riots in 1969 until the first case of AIDS in 1981.
Filled with footage that details the explosion of
empowerment and queer sexuality, Gay Sex in the ’70s
is a captivating time capsule of an era that may never
return. (Nov. 4 NYC, S.F.)

Rent (Sony): Almost 10 years after it debuted
on Broadway, this Tony- and Pulitzer-winning musical hits
the big screen. Most of the original cast is here,
including Anthony Rapp, Adam Pascal, Idina Menzel,
Jesse L. Martin, and Taye Diggs, along with the new-to-Rent
Rosario Dawson and Wonderfalls’ Tracie Thoms.
(Nov. 11)

Summer Storm (Here): Previewed in the print
edition. (Nov. 4)

December

Brokeback Mountain (Focus): First, people were
worried director Ang Lee (Crouching Tiger, Hidden
Dragon
) might downplay the romance between cowboys
Jake Gyllenhaal and Heath Ledger. Then stories leaked
out that the love scenes were so physical that it might be
“too” gay. In any event, queer audiences
can’t wait to see this adaptation of the
memorable short story by Pulitzer Prize–winner E.
Annie Proulx. (Dec. 9 NYC, L.A., S.F.)

Loggerheads (Strand): A handsome drifter (Kip Pardue)
comes to town to protect the loggerhead turtle but
ends up protecting the local hotel manager even more.
Meanwhile Bonnie Hunt arrives to track down the boy
she gave up for adoption, and Tess Harper has to decide
whether to stand by her preacher husband or her son.
(Late 2005)

Memoirs of a Geisha (Sony): Gay director Rob Marshall
follows his smash Chicago update with this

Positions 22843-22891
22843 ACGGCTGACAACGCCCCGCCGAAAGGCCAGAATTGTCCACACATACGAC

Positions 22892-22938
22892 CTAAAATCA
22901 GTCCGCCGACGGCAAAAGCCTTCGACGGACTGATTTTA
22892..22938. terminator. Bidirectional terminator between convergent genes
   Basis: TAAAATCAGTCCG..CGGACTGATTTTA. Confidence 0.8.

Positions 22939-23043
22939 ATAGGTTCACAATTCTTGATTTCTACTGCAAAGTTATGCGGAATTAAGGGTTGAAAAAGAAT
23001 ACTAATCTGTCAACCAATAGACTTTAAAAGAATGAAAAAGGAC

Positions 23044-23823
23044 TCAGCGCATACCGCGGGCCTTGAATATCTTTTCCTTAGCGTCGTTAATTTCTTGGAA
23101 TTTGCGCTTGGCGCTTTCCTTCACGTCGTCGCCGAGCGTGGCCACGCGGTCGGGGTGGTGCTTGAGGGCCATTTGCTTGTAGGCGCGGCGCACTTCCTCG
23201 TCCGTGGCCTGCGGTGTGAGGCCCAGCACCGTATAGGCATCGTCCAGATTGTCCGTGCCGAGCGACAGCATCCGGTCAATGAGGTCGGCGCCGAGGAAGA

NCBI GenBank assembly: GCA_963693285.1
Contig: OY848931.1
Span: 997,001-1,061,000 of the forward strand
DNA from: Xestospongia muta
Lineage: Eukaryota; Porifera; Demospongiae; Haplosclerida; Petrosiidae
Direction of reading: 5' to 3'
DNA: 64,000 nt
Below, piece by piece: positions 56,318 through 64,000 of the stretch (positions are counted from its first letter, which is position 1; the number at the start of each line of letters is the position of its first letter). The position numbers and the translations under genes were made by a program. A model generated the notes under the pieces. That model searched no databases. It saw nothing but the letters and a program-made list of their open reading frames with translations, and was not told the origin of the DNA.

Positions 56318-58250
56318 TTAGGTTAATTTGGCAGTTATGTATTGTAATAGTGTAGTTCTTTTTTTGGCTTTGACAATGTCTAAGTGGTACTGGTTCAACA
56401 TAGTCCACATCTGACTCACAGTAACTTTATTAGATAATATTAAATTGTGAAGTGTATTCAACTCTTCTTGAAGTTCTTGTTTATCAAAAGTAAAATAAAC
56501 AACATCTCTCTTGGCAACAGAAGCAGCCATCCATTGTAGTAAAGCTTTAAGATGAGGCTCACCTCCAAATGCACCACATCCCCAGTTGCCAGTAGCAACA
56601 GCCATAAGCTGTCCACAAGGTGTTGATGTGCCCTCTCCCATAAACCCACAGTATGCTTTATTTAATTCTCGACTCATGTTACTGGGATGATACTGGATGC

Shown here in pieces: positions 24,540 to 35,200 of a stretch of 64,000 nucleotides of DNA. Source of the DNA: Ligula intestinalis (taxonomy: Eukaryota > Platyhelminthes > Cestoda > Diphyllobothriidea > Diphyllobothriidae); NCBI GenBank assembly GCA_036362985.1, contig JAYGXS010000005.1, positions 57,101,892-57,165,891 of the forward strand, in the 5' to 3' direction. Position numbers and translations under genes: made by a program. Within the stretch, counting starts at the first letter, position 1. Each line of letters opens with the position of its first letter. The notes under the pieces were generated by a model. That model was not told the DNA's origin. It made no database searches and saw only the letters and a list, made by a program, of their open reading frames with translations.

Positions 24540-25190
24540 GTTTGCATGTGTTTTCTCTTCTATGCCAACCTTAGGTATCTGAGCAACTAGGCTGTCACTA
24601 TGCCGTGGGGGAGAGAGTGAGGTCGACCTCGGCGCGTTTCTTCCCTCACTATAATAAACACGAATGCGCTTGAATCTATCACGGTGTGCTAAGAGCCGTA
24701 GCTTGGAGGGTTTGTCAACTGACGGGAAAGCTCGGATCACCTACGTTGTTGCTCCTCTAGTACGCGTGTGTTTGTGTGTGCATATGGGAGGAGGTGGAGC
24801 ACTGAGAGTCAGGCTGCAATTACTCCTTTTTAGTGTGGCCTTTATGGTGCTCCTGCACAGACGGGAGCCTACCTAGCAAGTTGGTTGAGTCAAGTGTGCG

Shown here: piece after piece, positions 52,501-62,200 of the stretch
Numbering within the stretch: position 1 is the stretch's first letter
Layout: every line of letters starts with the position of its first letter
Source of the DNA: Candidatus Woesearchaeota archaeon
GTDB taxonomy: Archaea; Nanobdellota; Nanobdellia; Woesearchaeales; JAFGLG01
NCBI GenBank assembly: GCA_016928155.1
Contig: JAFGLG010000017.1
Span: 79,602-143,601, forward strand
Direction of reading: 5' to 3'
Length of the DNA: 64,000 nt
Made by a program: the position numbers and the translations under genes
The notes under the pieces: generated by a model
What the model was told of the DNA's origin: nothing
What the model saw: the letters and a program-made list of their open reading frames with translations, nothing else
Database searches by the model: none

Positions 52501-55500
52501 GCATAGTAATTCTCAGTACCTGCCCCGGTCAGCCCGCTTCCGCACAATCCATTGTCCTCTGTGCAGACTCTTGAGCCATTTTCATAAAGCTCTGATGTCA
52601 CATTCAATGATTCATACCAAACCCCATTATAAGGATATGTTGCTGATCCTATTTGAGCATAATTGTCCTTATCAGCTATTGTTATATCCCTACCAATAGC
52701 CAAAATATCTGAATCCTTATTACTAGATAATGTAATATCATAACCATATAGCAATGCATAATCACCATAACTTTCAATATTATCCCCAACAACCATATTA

lavish adaptation of the best-selling novel about a
geisha who flourished in the early 1900s. Ziyi Zhang,
Li Gong, Michelle Yeoh, and Ken Watanabe head the stellar
cast. (Dec. 9)

The Producers (Universal): Nathan Lane brings his
Tony-winning Max Bialystock to the big screen, with
Matthew Broderick, writer Mel Brooks, and director
Susan Stroman along for the ride. (Dec. 21)

Stryker (Strand): Queer Canadian director Noam Gonick
(Hey, Happy!) stirs up controversy like his
idols Bruce La Bruce and Guy Maddin with this look at
gang warfare on the streets of Winnipeg. Things get
messy when the onetime–male stripper head of the
Asian Bomb Squad falls for the girlfriend of the
lesbian leader of their sworn enemy, the Indian Posse.
(Dec. 2 NYC)

A Year Without Love (Strand): This Teddy Award winner
charts the journey of a man living with AIDS and
scared of dying. He cruises the nightlife of Buenos
Aires and falls into the world of S&M and leather.
(Late 2005)

—Michael
Giltz